North Carolina NAACP Continues Fight Against Restrictive Voter ID Requirement

NAACP

For Immediate Release

Organization Profile: 
Contact: 

Cynthia Gordy, 202-341-0555, cgordy@advancementproject.org

North Carolina NAACP Continues Fight Against Restrictive Voter ID Requirement

A Statement from the North Carolina State Conference of the NAACP

NORTH CAROLINA - On Tuesday, North Carolina Gov. Pat McCrory signed into law a bill that modifies H.B. 589, the state’s sweeping voter suppression law – specifically, the new law amends the provision that requires strict forms of photo ID to vote. In response to the changes to North Carolina’s voter ID requirement, Rev. Dr. William J. Barber, II, president of the North Carolina State Conference of the NAACP, released the following statement:

“We know that power concedes nothing without a demand. Last week’s bill to change the photo ID provision of H.B. 589 was a first concession of what we expect will be many as North Carolina’s Forward Together Moral Movement continues to demand full voting rights at the legislature, in the streets, and in the courts.

“Since the start of this fight, we have maintained that the photo ID requirement is discriminatory and should not be implemented in 2016. We have amassed overwhelming evidence that the photo ID requirement, along with other harmful parts of this sweeping voter suppression measure, is illegal. The General Assembly’s maneuver to slightly modify it suggests that there are cracks in the armor – and that they also know that this photo ID provision will disenfranchise voters.

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“Voters who have already been burdened by North Carolina’s restrictive photo ID requirement include:

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Rosanell Eaton, age 94, who was forced to make ten trips to the DMV and other state offices, drive more than 200 miles and spend more than 20 hours in order to obtain a voter ID because the names on her various identifying documents did not match her voter registration.

Maria Del Carmen Sanchez, who has non-matching names on her driver’s license and passport, due to differing naming conventions in Latino culture. These names are also different from her married name, under which she is registered to vote. After making numerous DMV visits and follow-up phone calls, officials finally allowed Sanchez to get her driver’s license to match her passport – but they still don’t match the name on her voter registration.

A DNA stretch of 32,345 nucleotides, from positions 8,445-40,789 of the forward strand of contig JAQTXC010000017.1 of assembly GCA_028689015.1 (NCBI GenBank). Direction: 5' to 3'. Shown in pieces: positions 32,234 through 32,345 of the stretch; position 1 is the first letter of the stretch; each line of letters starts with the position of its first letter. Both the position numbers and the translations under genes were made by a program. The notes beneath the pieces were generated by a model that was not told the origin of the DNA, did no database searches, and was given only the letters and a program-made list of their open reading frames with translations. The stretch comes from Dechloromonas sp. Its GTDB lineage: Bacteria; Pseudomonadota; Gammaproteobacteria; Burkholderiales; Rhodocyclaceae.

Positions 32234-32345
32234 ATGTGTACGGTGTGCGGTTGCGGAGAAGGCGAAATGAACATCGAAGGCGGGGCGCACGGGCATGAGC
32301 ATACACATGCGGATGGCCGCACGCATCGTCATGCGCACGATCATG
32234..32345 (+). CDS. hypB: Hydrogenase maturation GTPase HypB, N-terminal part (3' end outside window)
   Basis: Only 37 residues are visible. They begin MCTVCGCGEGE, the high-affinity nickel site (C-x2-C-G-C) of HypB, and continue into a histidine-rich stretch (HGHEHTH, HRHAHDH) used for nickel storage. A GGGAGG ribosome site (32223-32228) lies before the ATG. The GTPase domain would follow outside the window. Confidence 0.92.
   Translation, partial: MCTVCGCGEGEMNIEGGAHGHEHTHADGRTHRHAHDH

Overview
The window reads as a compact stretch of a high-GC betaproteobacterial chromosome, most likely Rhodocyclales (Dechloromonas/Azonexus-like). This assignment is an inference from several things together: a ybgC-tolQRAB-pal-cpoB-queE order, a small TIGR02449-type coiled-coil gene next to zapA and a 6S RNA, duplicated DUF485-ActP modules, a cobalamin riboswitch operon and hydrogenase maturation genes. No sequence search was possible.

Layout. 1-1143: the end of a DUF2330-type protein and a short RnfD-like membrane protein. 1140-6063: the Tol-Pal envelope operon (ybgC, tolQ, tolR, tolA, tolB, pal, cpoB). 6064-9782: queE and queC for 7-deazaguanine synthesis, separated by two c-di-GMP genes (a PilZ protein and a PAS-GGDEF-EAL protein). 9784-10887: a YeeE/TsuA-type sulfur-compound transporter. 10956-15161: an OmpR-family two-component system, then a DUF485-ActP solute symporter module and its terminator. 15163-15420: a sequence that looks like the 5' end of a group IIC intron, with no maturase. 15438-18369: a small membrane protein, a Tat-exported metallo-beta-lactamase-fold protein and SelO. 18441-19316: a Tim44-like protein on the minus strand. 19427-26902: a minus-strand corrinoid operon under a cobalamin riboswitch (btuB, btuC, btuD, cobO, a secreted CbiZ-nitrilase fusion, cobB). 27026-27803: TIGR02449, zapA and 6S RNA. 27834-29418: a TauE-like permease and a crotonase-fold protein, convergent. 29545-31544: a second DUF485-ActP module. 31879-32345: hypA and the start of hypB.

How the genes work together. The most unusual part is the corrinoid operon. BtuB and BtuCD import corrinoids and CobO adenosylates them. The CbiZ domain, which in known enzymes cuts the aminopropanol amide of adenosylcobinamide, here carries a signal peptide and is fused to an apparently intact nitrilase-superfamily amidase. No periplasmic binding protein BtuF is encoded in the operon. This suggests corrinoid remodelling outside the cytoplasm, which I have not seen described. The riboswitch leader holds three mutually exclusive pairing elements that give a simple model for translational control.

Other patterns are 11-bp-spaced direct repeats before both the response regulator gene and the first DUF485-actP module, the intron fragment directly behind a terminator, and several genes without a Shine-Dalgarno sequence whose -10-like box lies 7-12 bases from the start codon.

Sylvia Kent, whose two sisters, age 70 and 68, lack the required forms of ID. When she tried to obtain proper ID for them at the DMV, she was unable to because of errors on their birth certificates (both were born at home to midwifes, in the segregated South). Despite multiple trips to several government agencies, she has been unable to rectify these discrepancies.

“Make no mistake about it: North Carolina’s photo ID requirement still is an undue burden on voters. After this eleventh-hour amendment, it will take time to monitor proposed implementation and to understand its impact. What we know today is that the disparate impact on voters of color still remains. And the General Assembly has left the bulk of the discriminatory voter suppression bill untouched.

“We must not forget that this monster voter suppression law also shortens the early voting period by a full week, bans same-day registration, prohibits ballots cast out of precinct from being counted, increases the possibility of challenges to voters, and eliminates a successful voter pre-registration program for 16- and 17-year olds. Tinkering around the edges of a massive voter suppression law, which will burden hundreds of thousands of eligible voters, will not make us go away.

“We will continue our fight until all of these provisions—the full voter suppression law, including voter ID – are completely eliminated. And as we go to court next month over the many other discriminatory parts of the state’s voter suppression law, we remain committed to ensuring that North Carolina’s photo ID requirement is not implemented in 2016 and fully repealed.”

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Founded Feb. 12. 1909, the NAACP is the nation's oldest, largest and most widely recognized grassroots–based civil rights organization. Its more than half-million members and supporters throughout the United States and the world are the premier advocates for civil rights in their communities, conducting voter mobilization and monitoring equal opportunity in the public and private sectors.

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